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Paracetamol

Paracetamol (acetaminophen) is one of the most commonly prescribed drugs worldwide. Synthetized over 150 years ago, paracetamol is highly efficient as analgesic and antipyretic and is on the list of the World Health Organization’s essential medicines. Paracetamol is also a hypothermic agent.

  • paracetamol

1. Introduction

Paracetamol (acetaminophen) is one of the most commonly prescribed drugs worldwide. Synthetized over 150 years ago, paracetamol is highly efficient as analgesic and antipyretic and is on the list of the World Health Organization’s essential medicines. However, the drug is considered to be devoid of anti-inflammatory properties [1].
High doses of paracetamol pose a serious risk for hepatotoxicity due to the lack of neutralisation of the oxidation metabolite N-acetyl-p-benzoquinone imine (NAPQI), secondary to the depletion of glutathione [2].
Aside from the analgesic and antipyretic effects, paracetamol also presents hypothermic effects. Hypothermia induced by paracetamol was firstly described in the 1960s in rats treated with high doses of the drug in the presence of hepatic failure. A decade later, paracetamol was shown to produce profound hypothermia when administered intracerebroventricularly [3]. In 1982, Massey et al. demonstrated its hypothermic effects in mice treated with non-toxic doses [4].
The serendipitous discovery of the hypothermic effect, together with the clinical implications of the therapeutic induced hypothermia, led to new pharmacodynamic studies to understand the mechanism behind paracetamol’s effect of lowering body temperature. 

2. Short History of the Research Regarding the Mechanisms of Paracetamol-Induced Analgesic and Antipyretic Effects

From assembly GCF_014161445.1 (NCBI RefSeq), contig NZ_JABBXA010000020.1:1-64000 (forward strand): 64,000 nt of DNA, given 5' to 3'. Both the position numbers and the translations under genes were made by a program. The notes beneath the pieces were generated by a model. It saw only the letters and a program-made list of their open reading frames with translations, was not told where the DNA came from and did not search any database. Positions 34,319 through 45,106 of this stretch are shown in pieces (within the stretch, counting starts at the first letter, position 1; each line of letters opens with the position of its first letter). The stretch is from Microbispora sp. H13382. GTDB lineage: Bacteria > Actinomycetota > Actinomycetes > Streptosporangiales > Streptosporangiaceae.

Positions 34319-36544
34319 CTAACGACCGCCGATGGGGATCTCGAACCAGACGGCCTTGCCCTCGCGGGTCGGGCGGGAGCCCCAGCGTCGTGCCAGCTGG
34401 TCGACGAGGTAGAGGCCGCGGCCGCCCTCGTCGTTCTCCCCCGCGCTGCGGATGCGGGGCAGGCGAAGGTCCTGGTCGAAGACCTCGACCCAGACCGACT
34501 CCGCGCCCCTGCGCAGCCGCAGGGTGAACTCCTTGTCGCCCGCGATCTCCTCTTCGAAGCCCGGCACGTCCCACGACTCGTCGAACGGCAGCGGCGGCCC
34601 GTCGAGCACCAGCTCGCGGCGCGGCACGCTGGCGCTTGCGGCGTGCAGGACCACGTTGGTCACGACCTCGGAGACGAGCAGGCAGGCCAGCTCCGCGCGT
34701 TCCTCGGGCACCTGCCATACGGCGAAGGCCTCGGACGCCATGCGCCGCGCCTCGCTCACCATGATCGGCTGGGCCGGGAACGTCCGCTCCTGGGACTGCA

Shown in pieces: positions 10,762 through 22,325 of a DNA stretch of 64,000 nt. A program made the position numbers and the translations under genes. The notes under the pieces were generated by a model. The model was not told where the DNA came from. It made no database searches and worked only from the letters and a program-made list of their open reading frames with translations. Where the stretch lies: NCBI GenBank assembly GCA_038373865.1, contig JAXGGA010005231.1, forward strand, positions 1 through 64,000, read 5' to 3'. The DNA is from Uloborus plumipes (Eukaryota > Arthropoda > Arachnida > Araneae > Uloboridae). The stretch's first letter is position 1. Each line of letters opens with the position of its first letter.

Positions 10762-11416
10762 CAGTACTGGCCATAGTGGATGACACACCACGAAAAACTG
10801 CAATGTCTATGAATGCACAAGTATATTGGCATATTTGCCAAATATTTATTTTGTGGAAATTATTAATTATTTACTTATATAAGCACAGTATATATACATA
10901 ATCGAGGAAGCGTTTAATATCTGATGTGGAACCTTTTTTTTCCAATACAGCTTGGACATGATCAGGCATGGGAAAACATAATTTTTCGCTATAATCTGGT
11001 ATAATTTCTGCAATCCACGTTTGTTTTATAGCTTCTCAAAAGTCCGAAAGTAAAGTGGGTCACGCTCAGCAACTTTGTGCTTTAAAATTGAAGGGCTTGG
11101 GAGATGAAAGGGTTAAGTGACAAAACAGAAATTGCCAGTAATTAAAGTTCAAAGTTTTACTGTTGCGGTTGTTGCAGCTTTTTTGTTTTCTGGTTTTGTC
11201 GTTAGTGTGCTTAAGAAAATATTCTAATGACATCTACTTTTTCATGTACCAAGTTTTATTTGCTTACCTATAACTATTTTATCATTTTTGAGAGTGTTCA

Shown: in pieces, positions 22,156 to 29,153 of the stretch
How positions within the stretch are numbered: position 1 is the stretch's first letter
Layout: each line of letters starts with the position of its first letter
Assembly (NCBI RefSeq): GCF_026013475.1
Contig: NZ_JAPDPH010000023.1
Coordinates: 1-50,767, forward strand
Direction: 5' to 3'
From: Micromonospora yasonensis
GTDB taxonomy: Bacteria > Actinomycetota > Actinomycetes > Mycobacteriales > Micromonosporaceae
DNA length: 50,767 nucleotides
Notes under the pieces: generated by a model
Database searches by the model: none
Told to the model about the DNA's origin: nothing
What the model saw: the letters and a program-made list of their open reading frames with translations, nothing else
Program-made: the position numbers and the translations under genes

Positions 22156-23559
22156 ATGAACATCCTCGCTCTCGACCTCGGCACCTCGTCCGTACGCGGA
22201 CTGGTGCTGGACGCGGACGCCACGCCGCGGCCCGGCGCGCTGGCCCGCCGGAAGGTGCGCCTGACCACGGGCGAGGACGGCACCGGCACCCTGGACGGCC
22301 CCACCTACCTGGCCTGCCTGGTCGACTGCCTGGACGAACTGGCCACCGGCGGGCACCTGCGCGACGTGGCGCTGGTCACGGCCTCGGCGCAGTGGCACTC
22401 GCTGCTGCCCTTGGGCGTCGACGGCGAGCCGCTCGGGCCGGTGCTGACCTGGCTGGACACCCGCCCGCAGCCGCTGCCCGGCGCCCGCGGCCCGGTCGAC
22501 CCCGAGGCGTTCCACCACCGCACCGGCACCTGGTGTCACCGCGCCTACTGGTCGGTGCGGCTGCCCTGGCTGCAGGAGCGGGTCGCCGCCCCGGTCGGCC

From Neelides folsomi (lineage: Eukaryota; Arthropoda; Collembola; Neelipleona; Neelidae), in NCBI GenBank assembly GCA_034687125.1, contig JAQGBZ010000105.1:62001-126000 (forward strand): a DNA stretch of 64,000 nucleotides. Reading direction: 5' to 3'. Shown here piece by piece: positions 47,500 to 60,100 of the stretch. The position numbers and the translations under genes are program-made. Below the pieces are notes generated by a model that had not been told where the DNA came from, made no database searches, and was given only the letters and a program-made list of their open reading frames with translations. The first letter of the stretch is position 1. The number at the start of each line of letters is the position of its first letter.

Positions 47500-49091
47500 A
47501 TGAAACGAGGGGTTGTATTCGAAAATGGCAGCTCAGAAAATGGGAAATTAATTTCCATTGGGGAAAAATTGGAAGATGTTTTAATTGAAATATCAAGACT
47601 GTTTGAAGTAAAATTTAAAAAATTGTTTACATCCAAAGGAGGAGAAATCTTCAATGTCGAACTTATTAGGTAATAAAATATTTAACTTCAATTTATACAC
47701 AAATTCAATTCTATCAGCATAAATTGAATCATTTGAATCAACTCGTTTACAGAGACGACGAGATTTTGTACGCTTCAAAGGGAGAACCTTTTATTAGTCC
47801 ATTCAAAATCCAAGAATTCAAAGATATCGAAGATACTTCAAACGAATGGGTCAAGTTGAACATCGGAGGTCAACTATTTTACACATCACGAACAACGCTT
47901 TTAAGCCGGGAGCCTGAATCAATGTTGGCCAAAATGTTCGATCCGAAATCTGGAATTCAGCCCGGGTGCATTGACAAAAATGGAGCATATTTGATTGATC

For a long time, the analgesic and antipyretic activities of paracetamol were believed to be explained mainly by the inhibition of cyclooxygenase (COX) at the central nervous system (CNS) level [5].
Moreover, an argument for this theory was the fact that paracetamol acts especially in sites with low amounts of peroxides—like those found in the brain tissues—because of the interference of the drug with the peroxidase site of COX (POX-), which leads to paracetamol inactivation [6]. The high amounts of peroxides at the sites of inflammation can also be an explanation of the fact that paracetamol does not present anti-inflammatory properties [7].
More specifically, the analgesic and antipyretic effects of paracetamol were suggested to be produced by inhibition of the COX-1 and COX-2 subtypes [8]. However, data showed that COX-2 inhibition is less involved in the analgesic effects, as Ayoub et al., 2006, demonstrated that paracetamol also has an analgesic effect in COX-2 knockout (K.O.) mice [9].
Chandrasekaran et al., 2002, revealed that the COX-3 subtype (with one intron-retaining gene of COX-1) was the target molecule for paracetamol’s central analgesic mechanism [10], but this mechanism is probably irrelevant in humans and rodents, according to Graham G.G. and Scott K.F., 2005 [11].
In more recent years, the lack of proof that the analgesic effects of paracetamol are dependent only on COX’s central inhibition has made researchers discover and describe other peripheral and non-COX effects [12].
Pini et al., 1996, demonstrated that paracetamol’s analgesic effects also depend on the serotoninergic system, showing that the depletion of serotonin in mice brains (with D,L p-chlorophenylalanine) prevents the antinociceptive effect of paracetamol [13]. Moreover, the opioid and NMDA glutamatergic mechanisms of action were also researched for explaining paracetamol-induced analgesia [14][15][16].

3. Recent Developments on Paracetamol’s Analgesic and Antipyretic Effects

In the last 15 years, there have been numerous studies focused on the role of the cannabinoid system in explaining the analgesic effect of paracetamol. Högestätt E.D. et al. (2005) showed that paracetamol is metabolised in two steps: firstly, to p-aminophenol, and secondly, to N-arachidonoyl-phenol amine (AM404), a derivative of the arachidonic acid [17].
AM404 acts as a TRPV1 agonist (transient receptor potential cation channel subfamily V member 1) and an anandamide reuptake inhibitor, which causes an increase in endogenous cannabinoids. Cannabinoids produce anti-nociceptive effects that are primarily mediated by CB1 receptors [17][18][19]. Recent studies have also shown that AM404 may have an additional anti-inflammatory role, inhibiting COX activity and prostaglandin synthesis in the CNS [20].